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from "San Antonio Parade of Homes Magazine" 2009


Hold your hand up if you remember the old advertising slogan,

“If Unique Is What You Seek”. It was used in TV and radio commercials

promoting a certain brand malt liquor - about 40 years ago! But for

today, If Unique Is What You Seek – let’s talk about how leather

furniture fit’s that request to a “T”.


Over the last half dozen years or so I’ve written articles each year for

the GSABA’s Parade of Homes Magazine covering many facets of

leather, leather furniture and furniture in general. We’ve covered

eather grading, leather characteristics, furniture construction

and other topics (all these previous articles can be found on

our website at www.choiceleatherfurniture.com.


This year let’s explore why the leather on your sofa may not

match exactly the sample you saw at the store and why this

is actually a good thing!?!


This is a very common concern with better quality leather (called “full top grain”) - but the fact is, it’s one of the true beauties of leather furniture. Why, because the inherent beauty of leather is that each hide has its own uniqueness. They are as unique as a thumbprint or a snowflake. So, no one else will have a sofa (or chair, or sectional, etc.) exactly like yours – think about that a minute, how many other things can make that claim?


There are three major areas in leather where you can expect unique variations – one is completely natural and the other two are a combination of natural and chemical processes.


First the surface grain will vary. Unless the original cell structure has been altered (like in lesser quality leather which has had artificial graining embossed into the hide), there will be areas of tight, smooth grain and areas of looser, ore pebbled grain. Each hide carries unique range marking, like healed scars, sores, bug and tick bites; hides are also affected by their surrounding climate and their own size and body structure. The finest hides come from Scandinavian countries where, due to the cold climate, they are kept in a barn for a large part of their lives; they also are generally larger animals than we normally see in our South Texas pastures.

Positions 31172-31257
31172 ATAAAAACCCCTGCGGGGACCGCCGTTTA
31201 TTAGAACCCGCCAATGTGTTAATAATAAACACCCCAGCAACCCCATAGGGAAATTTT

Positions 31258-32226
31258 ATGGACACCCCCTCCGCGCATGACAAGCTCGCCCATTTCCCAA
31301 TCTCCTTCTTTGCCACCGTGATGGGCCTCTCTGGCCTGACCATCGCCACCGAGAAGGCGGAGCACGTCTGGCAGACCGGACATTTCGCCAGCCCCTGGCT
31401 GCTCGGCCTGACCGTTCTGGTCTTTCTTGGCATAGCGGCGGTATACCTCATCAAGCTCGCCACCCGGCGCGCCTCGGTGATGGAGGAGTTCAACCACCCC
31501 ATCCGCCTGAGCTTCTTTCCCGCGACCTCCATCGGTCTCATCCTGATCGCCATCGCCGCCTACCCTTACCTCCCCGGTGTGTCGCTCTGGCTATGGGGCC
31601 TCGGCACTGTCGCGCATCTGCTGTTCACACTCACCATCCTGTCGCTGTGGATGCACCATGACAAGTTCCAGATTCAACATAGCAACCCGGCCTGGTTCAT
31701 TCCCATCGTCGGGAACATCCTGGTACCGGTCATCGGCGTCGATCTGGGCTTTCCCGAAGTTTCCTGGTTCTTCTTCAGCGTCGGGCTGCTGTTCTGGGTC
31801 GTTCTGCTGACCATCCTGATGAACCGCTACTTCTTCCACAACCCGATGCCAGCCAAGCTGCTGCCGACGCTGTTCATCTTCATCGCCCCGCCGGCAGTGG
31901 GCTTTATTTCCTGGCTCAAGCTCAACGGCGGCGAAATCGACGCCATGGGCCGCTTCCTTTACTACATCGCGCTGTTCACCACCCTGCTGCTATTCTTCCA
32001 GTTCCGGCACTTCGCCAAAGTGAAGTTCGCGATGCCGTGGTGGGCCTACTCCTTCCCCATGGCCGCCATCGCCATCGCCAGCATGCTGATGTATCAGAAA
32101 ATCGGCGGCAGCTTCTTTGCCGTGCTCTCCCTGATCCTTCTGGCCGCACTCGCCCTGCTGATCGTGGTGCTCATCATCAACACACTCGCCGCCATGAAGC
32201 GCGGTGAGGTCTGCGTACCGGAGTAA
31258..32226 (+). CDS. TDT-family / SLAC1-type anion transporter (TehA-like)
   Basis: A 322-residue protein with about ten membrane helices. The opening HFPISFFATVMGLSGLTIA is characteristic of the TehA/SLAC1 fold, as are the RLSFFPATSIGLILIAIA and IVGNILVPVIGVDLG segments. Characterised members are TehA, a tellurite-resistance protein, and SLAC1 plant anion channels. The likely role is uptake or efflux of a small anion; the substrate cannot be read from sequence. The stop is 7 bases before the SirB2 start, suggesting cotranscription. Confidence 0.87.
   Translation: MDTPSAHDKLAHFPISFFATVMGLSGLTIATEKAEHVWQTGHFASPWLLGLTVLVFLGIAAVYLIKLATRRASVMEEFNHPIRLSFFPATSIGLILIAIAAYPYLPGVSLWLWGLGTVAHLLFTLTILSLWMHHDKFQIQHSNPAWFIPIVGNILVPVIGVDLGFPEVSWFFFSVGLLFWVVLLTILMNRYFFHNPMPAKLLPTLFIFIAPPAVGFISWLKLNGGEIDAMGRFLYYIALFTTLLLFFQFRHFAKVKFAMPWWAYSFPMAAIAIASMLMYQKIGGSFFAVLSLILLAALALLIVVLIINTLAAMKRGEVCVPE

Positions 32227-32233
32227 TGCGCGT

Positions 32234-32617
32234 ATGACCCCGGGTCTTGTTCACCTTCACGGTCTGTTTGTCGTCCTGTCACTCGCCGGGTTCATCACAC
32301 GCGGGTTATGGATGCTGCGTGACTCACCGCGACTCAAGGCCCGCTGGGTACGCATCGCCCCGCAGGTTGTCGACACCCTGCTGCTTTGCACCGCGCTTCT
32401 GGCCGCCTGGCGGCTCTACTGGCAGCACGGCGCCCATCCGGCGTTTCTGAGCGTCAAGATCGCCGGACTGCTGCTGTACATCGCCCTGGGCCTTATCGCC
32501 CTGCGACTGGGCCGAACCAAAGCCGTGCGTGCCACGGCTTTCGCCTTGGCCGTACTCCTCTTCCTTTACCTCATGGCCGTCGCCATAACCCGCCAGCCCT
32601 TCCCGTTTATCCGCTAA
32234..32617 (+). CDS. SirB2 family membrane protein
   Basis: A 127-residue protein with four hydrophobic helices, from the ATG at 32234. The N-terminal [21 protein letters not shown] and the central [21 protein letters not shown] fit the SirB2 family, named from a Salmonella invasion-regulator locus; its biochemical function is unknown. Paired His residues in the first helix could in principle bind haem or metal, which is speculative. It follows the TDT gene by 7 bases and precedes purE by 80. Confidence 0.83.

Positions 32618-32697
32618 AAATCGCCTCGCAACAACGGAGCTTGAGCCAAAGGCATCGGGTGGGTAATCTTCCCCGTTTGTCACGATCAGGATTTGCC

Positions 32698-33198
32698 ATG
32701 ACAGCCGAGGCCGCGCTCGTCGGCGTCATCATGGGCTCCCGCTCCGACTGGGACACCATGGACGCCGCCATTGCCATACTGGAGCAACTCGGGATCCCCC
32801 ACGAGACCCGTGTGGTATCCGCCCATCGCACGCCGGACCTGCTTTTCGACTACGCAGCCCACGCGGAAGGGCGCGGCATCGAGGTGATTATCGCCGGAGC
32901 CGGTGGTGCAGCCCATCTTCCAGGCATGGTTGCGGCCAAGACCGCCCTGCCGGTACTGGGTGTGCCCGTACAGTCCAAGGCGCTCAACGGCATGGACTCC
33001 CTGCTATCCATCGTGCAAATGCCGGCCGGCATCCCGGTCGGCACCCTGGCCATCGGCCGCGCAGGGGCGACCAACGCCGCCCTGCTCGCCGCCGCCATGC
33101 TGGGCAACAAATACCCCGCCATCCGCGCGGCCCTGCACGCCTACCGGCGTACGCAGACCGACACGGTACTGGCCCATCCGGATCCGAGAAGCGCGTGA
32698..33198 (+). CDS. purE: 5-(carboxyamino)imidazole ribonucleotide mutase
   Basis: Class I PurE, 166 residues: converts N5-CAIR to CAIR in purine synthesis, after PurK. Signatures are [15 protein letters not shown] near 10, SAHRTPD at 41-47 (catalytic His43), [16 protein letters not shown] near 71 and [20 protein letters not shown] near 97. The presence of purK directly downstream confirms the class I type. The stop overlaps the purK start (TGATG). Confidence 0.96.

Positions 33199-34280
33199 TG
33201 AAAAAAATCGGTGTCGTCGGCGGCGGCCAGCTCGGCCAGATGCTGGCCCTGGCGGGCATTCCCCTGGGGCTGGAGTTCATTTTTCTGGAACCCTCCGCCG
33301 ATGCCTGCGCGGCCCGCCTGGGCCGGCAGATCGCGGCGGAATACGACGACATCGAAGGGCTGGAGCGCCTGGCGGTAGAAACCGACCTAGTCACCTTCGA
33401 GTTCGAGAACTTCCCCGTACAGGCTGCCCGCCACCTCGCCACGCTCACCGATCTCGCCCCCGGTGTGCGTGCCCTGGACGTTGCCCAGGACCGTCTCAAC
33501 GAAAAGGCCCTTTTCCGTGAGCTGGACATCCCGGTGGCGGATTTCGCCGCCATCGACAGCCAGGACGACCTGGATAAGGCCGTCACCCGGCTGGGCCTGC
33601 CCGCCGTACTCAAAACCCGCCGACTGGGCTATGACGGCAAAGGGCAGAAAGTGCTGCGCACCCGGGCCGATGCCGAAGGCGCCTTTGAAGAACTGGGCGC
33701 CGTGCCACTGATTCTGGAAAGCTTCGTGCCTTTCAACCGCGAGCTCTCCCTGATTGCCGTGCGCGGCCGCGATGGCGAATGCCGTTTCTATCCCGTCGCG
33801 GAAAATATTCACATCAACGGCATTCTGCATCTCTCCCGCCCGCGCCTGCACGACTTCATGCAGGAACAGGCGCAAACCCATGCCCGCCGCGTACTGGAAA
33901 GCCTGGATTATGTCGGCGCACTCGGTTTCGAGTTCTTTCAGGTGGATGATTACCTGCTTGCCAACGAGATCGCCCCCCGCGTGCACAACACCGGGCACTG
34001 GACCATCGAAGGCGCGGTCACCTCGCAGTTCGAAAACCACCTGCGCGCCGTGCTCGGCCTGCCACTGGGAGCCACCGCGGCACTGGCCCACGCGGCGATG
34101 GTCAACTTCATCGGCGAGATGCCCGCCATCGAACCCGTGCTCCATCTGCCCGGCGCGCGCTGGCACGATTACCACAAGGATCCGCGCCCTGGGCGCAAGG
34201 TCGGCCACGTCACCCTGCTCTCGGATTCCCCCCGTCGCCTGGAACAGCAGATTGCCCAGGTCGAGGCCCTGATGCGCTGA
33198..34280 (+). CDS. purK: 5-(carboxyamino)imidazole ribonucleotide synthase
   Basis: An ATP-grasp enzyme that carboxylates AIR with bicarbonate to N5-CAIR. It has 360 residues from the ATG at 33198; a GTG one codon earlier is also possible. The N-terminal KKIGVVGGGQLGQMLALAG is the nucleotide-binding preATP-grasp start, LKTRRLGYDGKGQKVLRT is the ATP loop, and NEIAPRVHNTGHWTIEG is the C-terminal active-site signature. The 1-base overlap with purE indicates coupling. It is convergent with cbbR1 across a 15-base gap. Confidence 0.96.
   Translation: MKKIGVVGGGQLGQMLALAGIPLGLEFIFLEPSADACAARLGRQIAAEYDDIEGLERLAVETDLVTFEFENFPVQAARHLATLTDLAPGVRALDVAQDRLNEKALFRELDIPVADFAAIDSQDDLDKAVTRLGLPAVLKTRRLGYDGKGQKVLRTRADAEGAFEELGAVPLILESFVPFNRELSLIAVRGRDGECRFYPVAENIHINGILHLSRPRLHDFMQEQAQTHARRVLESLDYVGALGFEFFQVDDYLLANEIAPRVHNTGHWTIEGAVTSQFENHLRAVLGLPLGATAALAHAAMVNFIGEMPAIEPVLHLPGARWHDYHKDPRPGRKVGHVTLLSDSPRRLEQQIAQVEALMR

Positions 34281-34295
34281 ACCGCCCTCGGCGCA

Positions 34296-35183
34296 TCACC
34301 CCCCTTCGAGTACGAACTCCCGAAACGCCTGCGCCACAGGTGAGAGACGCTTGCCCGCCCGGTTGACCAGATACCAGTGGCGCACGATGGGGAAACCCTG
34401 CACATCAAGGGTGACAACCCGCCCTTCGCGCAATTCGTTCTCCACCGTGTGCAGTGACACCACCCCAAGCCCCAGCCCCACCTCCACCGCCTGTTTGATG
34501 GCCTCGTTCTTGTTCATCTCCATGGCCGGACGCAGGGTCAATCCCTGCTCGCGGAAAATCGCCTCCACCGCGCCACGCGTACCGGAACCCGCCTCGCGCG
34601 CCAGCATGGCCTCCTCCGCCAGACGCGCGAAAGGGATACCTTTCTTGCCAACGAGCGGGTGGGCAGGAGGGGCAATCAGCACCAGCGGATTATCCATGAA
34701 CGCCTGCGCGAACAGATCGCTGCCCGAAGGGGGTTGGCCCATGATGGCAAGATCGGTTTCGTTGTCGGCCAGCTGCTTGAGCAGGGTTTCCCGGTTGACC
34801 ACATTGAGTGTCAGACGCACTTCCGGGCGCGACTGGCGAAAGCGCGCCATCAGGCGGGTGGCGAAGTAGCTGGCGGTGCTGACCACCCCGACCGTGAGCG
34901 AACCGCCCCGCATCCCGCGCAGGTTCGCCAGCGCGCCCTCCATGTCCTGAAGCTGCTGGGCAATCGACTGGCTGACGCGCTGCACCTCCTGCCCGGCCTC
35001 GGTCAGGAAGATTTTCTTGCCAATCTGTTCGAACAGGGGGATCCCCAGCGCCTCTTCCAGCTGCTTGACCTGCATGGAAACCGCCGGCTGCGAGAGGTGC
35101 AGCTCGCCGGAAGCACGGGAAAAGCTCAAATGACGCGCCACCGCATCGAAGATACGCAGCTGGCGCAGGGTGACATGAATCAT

The leather sample swatches shown to you by a furniture retailer are a “snapshot” of just one portion of one cow’s hide. So, it’s always wise to know that variations are pretty much assured when choosing full, top grain leather. These variations assure you of the hide’s authenticity. This is a desirable characteristic; it separates high quality natural hides from the lesser quality hides. These lesser quality hides must have artificial corrections made to them – like buffing and sanding before embossing in a grain pattern - in order for these hides to be acceptable on furniture. Natural is better and natural means unique.


The same is true of the coloring of the hide. Leather is dyed by either using topcoating pigment dyes (paint) or penetrating aniline dyes (vegetable oils). Individual pigment dyes can vary as they are mixed, but tanners and leather finishers also try to achieve more natural effects by combining and/or layering two to three contrasting colorations. Similar to a faux painting treatment, the artisan rubbing the color will get a slightly different color each time. With the penetrating aniline dyes, the color absorptions will be affected by each hide’s cell structure. Creating a unique finish that will never be duplicated exactly – like a snowflake.


The center of the hide is its backbone; it has been subjected to the most sun, wind and temperature changes which make it thicker and tougher – it will not absorb as much color. The outer perimeter comes from the underside (belly) of the cow which tends to be thinner, softer and stretchier which allows it to absorb more color. The craftsmen working for quality makers of leather furniture will balance the color variations throughout your furniture for the most visually pleasing final product.


The final variation is the amount of “sheen” on your leather’s surface. Sheen levels can vary due to the many processes that hides undergo to achieve the final intended fashion look. A small viscosity variation from the chemical supplier can be greatly magnified by a heavier application. And each hide’s individual cell structure will always create some variation – because they are as unique as your fingerprint. Further a heavier surface grain will allow more of the lacquer to adhere to the surface and reflect back the shine. You will also notice that a leather’s sheen changes (the shine usually dulls out) when you pull a leather swatch taut. This change is greatly pronounced when the leather is upholstered. If a leather swatch has been handled a lot at the retail store, then new leather furniture will appear more shiny and pristine. Keep in mind that over the years your leather furniture will soften and change, building up a rich patina that can only be created over time and with use.


The sample leather swatches you see in your furniture store are the best representation of how your furniture will look – but they are never to be considered a “dead on” match for what will be produced at the factory. And that’s good, “If Unique Is What You Seek”!


By Pat Sullivan, Owner of Choice Leather Furniture